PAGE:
The partisan ignorance is strong in you today...besides, Hoover graduated from Stanford in 1895, and plenty of universities have internal institutes and buildings named after former Presidents, good and bad.
Stanford is often perceived as a bastion of liberalism, full of left-leaning students, student protests, and activist movements; indeed, the university is famously characterised as a "liberal bubble", politically far to the left of the rest of the US.
The Stanford Review contacted the Stanford student body last week to see where it stood politically. As it turns out, Stanford makes people more liberal both on foreign policy and socially, and the Stanford bubble has a very real effect on people's perceptions.
For the study, 1 means liberal or dove; 5 means conservative or hawk.
GraphThe average Stanford student, unsurprisingly, is pretty liberal*, although not exceptionally so: students averaged 2.8 on fiscal policy, 1.7 on social issues and 2.4 on foreign affairs. They also care moderately about politics, averaging 3.5 with a relatively small standard deviation of 1.1.
There were at least two more interesting observations from the survey data. First, students become more liberal on at least some issues during their time at Stanford: the pre-Stanford admit, assuming students can remember their past viewpoints accurately, scored 2.8 on fiscal, 2.0 on social and 2.5 on foreign policy, two of which (social and foreign policy) turn out to be statistically significant results.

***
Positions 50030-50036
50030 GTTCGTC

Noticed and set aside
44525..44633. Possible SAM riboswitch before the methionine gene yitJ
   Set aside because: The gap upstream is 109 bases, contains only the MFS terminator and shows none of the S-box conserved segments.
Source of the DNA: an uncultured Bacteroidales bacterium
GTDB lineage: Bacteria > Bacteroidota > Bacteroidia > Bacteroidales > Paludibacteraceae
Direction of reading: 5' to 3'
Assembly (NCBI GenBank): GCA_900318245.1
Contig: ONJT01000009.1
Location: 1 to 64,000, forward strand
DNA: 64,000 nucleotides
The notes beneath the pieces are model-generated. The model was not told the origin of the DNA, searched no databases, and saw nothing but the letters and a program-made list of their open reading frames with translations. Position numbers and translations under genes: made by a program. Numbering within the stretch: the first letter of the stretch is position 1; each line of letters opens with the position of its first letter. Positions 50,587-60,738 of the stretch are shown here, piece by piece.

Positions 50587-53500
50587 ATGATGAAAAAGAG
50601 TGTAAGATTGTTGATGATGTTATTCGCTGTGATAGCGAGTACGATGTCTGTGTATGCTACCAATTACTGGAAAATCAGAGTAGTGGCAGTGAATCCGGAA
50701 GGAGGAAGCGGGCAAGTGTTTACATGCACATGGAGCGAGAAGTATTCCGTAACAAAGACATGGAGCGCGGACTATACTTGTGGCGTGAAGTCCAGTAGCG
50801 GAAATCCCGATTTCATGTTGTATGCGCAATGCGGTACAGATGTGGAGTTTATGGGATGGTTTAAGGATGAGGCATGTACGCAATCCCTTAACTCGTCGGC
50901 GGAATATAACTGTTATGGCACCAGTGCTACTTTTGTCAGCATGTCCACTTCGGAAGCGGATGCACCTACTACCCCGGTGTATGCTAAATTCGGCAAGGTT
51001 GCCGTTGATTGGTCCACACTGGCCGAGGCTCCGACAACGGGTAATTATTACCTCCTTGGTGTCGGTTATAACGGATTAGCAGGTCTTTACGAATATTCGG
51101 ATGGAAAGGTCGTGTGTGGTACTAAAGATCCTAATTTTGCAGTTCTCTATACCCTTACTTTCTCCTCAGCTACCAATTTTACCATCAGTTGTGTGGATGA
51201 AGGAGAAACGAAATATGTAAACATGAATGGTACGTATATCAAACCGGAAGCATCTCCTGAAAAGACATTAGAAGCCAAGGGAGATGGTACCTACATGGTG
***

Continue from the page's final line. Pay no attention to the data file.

Four key results, however, are statistically significant. First, on perception-reality gaps, both fiscal and social policy differences i.e. the difference between where Stanford students think the average student stands, and where the average student actually stands are very statistically significant. This suggests that perceptions of a liberal bubble', while accurate, are less true than one might assume. Second, students almost certainly change their viewpoints upon arriving at Stanford; the shift in foreign policy is significant enough to be unlikely to be the result of chance, while the shift in social policy is significant at pretty much every level (i.e. extremely unlikely to be the result of chance).
What should we take away from these results? The data on how attitudes shift during our time on campus, while significant, would benefit from comparison with other universities, to establish whether Stanford uniquely liberalises people or whether the liberal phenomenon is one more generalisable to US college campuses. Yet despite this lack of comparative evidence, we should be cognisant of the natural biases students exhibit towards campus' centre of political loudness. The Stanford liberal bubble is very real, and it is plausible that recent polarised discourse on issues like divestment has had a disproportionate impact on our perception of students' political leanings. While these hard statistics indicate a reality where students think people are more liberal than they are, Stanford leans liberal in almost every measure.
( "Liberalism" throughout this article refers to left-wing or modern liberal viewpoints; e.g. fiscal liberalism involves raising taxes and spending, not the classic liberal doctrine of minimal state intervention.)*